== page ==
AFC Championship Game: Three takeaways from Patriots' win over Jaguars
Never count Tom Brady out.
Trailing for the majority of Sunday's AFC championship game, Brady rallied the New England Patriots to a 24-20 win over the Jacksonville Jaguars to send the defending champions back to the Super Bowl.
Reports of Brady's injured right hand were largely exaggerated as the five-time Super Bowl champion completed 26 of his 38 pass attempts for 290 yards and two touchdowns.
The game-winning score was a four-yard pass to Danny Amendola, who made an acrobatic catch in the back of the end zone with two minutes and 48 seconds remaining in the game.
Amendola was a huge reason the Patriots clinched a trip to their 10th Super Bowl and eighth under head coach Bill Belichick. After New England tight end Rob Gronkowski was knocked out of the game late in the first half with a concussion, Amendola became Brady's go-to target.
He finished with seven catches for 84 yards and two touchdowns, his first score set up after Amendola caught a 21-yard pass on third-and-18.
Once the Patriots had the lead, the defense took over and prevented the Jaguars from reaching their first Super Bowl.
Three takeaways from the Patriots' win over the Jaguars
1. Penalties costly for Jacksonville - Though a couple of penalties were questionable, the Jaguars were flagged six times for 98 yards. The Patriots, meanwhile, had just one 10-yard penalty.
Penalties called against the Jaguars before half-time led to New England's first touchdown. Barry Church was penalised for unnecessary roughness after he made helmet-to-helmet contact with Gronkowski, who was forced into the concussion protocol.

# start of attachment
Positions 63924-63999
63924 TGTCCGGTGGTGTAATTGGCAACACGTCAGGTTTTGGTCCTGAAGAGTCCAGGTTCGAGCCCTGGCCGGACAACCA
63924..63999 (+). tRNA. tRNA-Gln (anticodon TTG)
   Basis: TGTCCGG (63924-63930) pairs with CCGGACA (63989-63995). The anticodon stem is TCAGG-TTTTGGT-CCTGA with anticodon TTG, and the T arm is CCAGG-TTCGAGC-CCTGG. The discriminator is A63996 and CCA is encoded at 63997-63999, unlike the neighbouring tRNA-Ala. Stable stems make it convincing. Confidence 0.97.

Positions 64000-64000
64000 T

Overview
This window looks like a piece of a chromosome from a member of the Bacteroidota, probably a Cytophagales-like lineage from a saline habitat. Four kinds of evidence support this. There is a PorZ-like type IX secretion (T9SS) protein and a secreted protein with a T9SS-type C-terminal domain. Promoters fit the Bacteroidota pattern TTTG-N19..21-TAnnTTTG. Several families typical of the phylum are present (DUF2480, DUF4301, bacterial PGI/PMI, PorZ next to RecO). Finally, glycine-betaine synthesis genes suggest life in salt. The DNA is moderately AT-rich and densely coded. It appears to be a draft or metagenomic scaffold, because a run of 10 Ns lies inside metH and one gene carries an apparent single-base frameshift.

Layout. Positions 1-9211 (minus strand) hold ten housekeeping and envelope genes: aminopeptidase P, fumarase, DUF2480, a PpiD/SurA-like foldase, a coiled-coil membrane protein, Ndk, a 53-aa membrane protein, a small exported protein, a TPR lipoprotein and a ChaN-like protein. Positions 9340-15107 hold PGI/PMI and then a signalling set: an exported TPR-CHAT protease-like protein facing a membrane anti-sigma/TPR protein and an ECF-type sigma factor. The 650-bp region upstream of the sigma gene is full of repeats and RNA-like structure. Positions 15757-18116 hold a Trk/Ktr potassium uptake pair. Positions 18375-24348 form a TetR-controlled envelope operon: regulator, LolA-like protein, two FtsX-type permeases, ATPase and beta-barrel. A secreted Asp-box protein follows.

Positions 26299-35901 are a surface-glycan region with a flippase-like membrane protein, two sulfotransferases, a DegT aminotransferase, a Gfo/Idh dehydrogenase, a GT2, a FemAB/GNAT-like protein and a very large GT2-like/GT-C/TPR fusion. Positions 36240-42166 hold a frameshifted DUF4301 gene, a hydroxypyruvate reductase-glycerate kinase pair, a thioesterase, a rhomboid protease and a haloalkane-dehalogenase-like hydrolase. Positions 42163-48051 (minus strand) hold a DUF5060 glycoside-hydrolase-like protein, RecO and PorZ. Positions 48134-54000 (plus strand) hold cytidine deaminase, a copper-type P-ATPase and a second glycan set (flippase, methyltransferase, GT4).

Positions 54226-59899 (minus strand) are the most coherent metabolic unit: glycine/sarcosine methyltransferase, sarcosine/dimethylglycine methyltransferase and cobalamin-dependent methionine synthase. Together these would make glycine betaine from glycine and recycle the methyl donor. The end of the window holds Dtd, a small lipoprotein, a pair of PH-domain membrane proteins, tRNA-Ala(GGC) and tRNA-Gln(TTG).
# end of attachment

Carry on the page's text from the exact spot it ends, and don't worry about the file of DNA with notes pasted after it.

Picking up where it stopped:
Jaguars cornerback A.J. Bouye was then hit with a dubious pass interference call on the next play to set up James White's 1-yard plunge into the end zone.
2. Bill Belichick is a master at half-time adjustments - Jaguars coach Doug Marrone and his coaching staff had a perfect game plan in place. It was working, too, as the Jaguars jumped out to a 14-3 lead. The Jaguars held a 20-10 lead in the fourth quarter as quarterback Blake Bortles played one of the best games of his career.
Bortles was 23 of 36 for 293 yards and a touchdown as the Jaguars lost for the first time without turning the ball over. Jaguars offensive coordinator Nathaniel Hackett called a mixture of runs and short passes that loosened up the Patriots defense to give Bortles opportunities to push the ball downfield. The use of play-action passes allowed Bortles to gain confidence with every throw, even as the Jaguars got unlikely contributions from running back Corey Grant and wide receiver Keelan Cole.
Grant's speed gave New England fits early. He had three catches for 59 yards, the second of which set up a four-yard pass from Bortles to tight end Marcedes Lewis.
But it was a different story in the second half as the Patriots made adjustments and kept the Jaguars out of the end zone.
"We said whatever it takes," Brady told CBS Sports. "That was a great second half."
3. Jaguars unable to capitalise on New England mistakes -- The Patriots don't make many mistakes, but when they do, their opponents have to capitalise on them. Jaguars linebacker Myles Jack, who had to be helped off the field with a left leg injury three plays before Amendola's game-winning touchdown, forced a turnover with an incredible individual effort.
After the Patriots ran a trick play with a lateral from Brady to Amendola, who then threw across the field to running back Dion Lewis, Jack tracked down Lewis and ripped the ball from him early in the fourth quarter at the Patriots 45-yard line.
The Jaguars held a 20-10 lead at the time and could have put the game out of reach. Instead, they had a three-and-out and the Patriots scored a touchdown on the ensuing possession, leading to a key change in momentum from which Jacksonville never recovered.